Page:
19 Mar

I normally like when it rains.

It reminds me of my early days as an aid worker in Southeast Asia.

Back then the rain was refreshing and cool. It made everything green. It made everything feel clean. The sound of rain on the roof was peaceful and relaxing. Rain meant that food will grow and that people would be able to feed their families.

The Mekong Delta can be incredibly beautiful in the rain.

As can the Caribbean.

* * *

18 March, 2010: It’s raining tonight, here in Port-au-Prince.

But tonight it’s not so beautiful. Instead it makes me feel as if the entire aid effort here is flagging.

It’s not just one or two NGOs. It’s not just the UN or the Government of Haiti.

It’s the entire aid effort.

We’re now eight weeks and four days after the earthquake and there are still people living under cardboard. And while I can understand “the system”, and I can get all of the complexity and nuance, the logistical challenges and security concerns – and those are all very real – I also can’t quite shake the feeling that we have basically let the people of Haiti down.

I can’t shake the feeling that in eight short weeks this emergency response has become mostly about coordination and minimum standards and matrixes. It has become about big grants and small grants, positioning and who’s going to be “prime” or “sub”. It has come to be about agency-to-agency partnerships. It’s about strategy and positioning and market-share. It’s worrying about the stance of this government or that, about MINUSTAH, about making it to important meetings. For goodness sake, it’s about land and the million impossible variables that go along with that…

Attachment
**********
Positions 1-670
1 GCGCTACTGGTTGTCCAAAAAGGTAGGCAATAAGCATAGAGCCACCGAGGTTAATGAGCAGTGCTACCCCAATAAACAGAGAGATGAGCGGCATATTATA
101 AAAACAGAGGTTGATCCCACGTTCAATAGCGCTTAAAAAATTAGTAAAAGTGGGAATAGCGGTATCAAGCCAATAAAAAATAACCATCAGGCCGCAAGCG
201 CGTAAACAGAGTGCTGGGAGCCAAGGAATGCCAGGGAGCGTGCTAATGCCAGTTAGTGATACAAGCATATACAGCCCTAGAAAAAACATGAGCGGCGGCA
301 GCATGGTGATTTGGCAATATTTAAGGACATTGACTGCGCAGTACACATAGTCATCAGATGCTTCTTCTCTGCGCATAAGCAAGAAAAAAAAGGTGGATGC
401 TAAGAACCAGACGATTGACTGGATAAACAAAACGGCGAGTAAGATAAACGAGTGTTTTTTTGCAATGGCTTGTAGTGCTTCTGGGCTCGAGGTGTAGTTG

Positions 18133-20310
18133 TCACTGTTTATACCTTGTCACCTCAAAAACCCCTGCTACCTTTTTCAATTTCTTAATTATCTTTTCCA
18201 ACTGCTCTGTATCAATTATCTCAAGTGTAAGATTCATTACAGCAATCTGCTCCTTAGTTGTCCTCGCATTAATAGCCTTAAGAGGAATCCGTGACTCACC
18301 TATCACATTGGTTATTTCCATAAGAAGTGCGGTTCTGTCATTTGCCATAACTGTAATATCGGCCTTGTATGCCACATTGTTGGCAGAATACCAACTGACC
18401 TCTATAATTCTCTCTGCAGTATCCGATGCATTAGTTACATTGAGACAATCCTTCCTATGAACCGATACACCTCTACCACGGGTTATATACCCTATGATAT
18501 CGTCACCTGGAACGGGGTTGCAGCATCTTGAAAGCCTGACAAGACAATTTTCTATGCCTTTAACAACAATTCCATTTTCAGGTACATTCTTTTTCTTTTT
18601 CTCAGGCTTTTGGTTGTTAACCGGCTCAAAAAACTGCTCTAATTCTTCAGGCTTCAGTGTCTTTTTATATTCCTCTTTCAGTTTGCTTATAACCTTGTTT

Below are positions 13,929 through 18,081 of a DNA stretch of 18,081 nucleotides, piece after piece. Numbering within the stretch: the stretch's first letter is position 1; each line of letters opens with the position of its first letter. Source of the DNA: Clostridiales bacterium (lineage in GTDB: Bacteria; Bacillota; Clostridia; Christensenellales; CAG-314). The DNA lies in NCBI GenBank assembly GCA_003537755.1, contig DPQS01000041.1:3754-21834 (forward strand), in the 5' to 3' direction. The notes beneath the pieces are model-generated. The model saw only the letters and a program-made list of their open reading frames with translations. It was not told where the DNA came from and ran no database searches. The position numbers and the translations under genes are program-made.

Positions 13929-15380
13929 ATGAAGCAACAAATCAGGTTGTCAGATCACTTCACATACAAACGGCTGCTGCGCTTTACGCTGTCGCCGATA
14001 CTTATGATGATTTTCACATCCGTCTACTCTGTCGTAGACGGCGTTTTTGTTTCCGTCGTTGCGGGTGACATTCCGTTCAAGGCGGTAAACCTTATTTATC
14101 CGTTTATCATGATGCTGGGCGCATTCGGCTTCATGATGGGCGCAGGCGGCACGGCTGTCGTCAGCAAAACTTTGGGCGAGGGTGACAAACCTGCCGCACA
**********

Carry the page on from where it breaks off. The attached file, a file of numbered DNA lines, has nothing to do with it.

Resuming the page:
And somehow it feels like it has all become less about actual people.

I know I keep writing this, and I’m sure you’re all sick of reading it… But I have to say it again:

People – not just one or two, but a lot of people – are wet, cold, and sleeping in the mud tonight. I feel like we’ve all let them down.

I remember Kompong Thom.

And right now it all just feels really wrong.

6 Responses to “Rain”

  1. GarPJ 19 March, 2010 at 6:24 am #

    a lot of people – around 400,000.

    Still, don’t discount the assistance going out – over 600,000 now have waterproof tarpaulins over their heads – you’ll have seen the change in the sites as the weeks pass as bedsheets are replaced by waterproof plastic, and the cluster reports that we’re reaching almost 100,000 people a week. I think its easy to forget when things become routinised, but there is massive distributions going out every single day.

    Easy to get disheartened – I come past six camps on my way to the office, and they are soggy and miserable. But most of the people in most of them have shelter (albeit crude, messy and far from ideal) over their heads.

    I still get cross at the number of tents out there. Tents cost about 5x as much per family as 2 6mx4m tarpaulins, you can’t stand up in most of them, and significant numbers have already had to be reinforce with tarps because they leak. I spent six months living in a tent in Indonesia and it was great. Because it had just me in it. When they have a family packed in, pressed against the sides, they are rubbish.